The gap filled perfectly at 1075; since this market has become nothing more than computers using technical measures we should at least have a cursory bounce here - Ive bought index ETFs and calls for the bounce (if and when).

That was at 10 AM in the morning; within 4 hours the S&P 500 had bounced 15 point to 1090.  I held overnight but wrote in premarket I'd be taking profits first thing at the open on Friday; I showed the whole strategy piece by piece in that post Friday morning.  We were able to exit well into the 1090s for a beautiful 17-18 S&P points in under 24 hours. I also took profits in surging CNInsure (CISG) that morning as it appeared to be making a double top - that was the right call in retrospect.  Late Friday we sold off AGAIN, marking the 2nd intraday reversal in 3 sessions; I said this was a change in character and we had to be careful.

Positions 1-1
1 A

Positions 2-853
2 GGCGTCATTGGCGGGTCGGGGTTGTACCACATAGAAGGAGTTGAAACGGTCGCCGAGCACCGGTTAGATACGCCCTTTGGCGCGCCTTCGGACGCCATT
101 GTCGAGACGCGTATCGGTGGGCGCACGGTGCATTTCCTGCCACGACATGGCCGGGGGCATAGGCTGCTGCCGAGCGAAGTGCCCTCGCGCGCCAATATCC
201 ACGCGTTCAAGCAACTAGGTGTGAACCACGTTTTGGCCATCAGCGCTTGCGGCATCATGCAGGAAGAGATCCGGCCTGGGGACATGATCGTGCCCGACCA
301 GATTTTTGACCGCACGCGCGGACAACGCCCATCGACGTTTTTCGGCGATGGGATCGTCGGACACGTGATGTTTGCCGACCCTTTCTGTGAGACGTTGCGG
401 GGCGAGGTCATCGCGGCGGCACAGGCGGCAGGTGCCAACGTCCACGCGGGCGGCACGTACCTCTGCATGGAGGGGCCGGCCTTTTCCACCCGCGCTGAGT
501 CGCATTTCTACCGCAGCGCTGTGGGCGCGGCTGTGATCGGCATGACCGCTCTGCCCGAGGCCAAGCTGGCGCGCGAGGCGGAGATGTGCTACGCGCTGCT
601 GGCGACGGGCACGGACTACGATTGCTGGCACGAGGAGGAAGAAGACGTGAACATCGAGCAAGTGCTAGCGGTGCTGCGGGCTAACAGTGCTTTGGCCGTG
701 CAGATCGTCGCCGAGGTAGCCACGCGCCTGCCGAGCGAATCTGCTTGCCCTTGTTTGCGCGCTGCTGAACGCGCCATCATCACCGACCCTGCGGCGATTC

In week 3, we were sticking to an extremely cautionary stance. Cash reached the mid 80%s, we had our lowest long exposure that I can remember - just over 10%, along with a cursory 3% short.  Mostly we were sidelined entering the week with our popcorn in hand watching.  That is ironic considering this ended up being the busiest week we had in many months.  Coming into the week we posted a chart outlining buy and sell strategies as both the 20 day and potentially the 50 day moving averages were in play. Monday opened strong (+1%) but "Holy Strange Action Batman" yet another intraday reversal down - a 2% loss mid day from the session's highs.   Another warning.  The market had tracked down to S&P 1070s again, sitting right above the 20 day moving average. E-House Holdings (EJ) continued to act poor, so we cut back our position to the bone.  After taking profits at the "double top" the previous week in CNinsure (CISG) we were able to get our exposure back 9% lower; within 1 market "day".  We sold almost all our BHP Billiton (BHP) in the mid $72s, assuming the oversold US dollar would bounce at least a bit; we placed limit buy orders at 2 gaps... first the $68s, then $65s - both hit later in the week. After the nasty reversal, we ended Monday down below the 20 day moving average.  A reader actually notified us of a tiny gap below S&P 1060 the next morning so as them market tried its normal morning "bounce" first thing Tuesday (rallying back into the low 1070s) we attacked - buying puts and shorting the a 3x long ETF (TNA).  By Wednesday the S&P had filled that gap, and we covered index longs, and sold our puts at S&P 1055.  Another wonderful short term escapade. A lot of stop losses triggered that morning at the S&P dropped so severely: Gafisa, CNinsure, Blackstone Group (BX), Discover Financial (DFS).  However we took the opportunity to buy Ultra Silver (AGQ) since it had fallen back to support and good ole Bernanke would hammer the dollar soon again.  Our first limit buy order for BHP Billiton also triggered in the $68s.